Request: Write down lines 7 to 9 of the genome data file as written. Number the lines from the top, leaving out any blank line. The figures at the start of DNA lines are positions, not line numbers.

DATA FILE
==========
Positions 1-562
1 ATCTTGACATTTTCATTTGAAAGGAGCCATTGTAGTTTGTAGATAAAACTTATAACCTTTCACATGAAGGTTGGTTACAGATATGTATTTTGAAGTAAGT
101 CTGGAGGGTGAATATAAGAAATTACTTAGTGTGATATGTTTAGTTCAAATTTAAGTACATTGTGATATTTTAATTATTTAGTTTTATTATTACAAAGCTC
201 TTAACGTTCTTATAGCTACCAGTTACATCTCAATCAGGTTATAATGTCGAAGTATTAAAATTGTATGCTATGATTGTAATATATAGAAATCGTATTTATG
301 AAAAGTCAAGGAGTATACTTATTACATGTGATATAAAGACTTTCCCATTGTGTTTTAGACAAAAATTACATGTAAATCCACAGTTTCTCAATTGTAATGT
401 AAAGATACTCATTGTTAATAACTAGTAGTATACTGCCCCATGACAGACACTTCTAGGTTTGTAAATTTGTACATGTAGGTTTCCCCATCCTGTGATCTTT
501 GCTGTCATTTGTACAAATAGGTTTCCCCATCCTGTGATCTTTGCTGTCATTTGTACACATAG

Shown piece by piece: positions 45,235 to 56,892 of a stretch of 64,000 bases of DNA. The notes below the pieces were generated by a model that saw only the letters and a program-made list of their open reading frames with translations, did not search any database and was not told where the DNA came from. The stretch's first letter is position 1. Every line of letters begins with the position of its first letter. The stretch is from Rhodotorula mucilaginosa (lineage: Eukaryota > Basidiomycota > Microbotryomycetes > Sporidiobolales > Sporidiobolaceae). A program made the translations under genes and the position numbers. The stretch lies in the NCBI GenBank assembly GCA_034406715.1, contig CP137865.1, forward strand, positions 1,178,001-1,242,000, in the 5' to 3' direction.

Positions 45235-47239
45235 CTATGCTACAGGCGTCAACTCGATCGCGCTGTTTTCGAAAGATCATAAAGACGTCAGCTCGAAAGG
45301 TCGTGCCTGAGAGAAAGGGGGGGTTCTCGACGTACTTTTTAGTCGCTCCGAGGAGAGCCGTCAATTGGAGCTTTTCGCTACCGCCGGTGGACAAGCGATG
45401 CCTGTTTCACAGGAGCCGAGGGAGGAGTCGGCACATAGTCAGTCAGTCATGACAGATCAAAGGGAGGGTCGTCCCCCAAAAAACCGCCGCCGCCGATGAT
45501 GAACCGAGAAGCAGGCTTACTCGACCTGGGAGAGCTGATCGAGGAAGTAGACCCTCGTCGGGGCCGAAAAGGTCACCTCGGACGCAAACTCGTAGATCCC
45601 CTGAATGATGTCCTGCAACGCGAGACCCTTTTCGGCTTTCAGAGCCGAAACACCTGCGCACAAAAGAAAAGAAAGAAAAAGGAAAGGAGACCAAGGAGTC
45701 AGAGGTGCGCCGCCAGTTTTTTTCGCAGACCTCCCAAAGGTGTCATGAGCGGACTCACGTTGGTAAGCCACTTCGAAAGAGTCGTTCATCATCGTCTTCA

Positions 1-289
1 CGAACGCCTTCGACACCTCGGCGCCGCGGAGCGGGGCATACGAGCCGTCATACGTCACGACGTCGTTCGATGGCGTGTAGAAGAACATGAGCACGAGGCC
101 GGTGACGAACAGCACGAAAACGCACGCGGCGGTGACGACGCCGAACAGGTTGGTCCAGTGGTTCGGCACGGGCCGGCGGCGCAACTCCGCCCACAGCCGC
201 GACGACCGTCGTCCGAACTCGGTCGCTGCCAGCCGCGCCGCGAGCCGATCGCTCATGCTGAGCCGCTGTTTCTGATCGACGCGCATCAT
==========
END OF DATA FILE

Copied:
501 GCTGTCATTTGTACAAATAGGTTTCCCCATCCTGTGATCTTTGCTGTCATTTGTACACATAG

Shown piece by piece: positions 45,235 to 56,892 of a stretch of 64,000 bases of DNA. The notes below the pieces were generated by a model that saw only the letters and a program-made list of their open reading frames with translations, did not search any database and was not told where the DNA came from. The stretch's first letter is position 1. Every line of letters begins with the position of its first letter. The stretch is from Rhodotorula mucilaginosa (lineage: Eukaryota > Basidiomycota > Microbotryomycetes > Sporidiobolales > Sporidiobolaceae). A program made the translations under genes and the position numbers. The stretch lies in the NCBI GenBank assembly GCA_034406715.1, contig CP137865.1, forward strand, positions 1,178,001-1,242,000, in the 5' to 3' direction.

Positions 45235-47239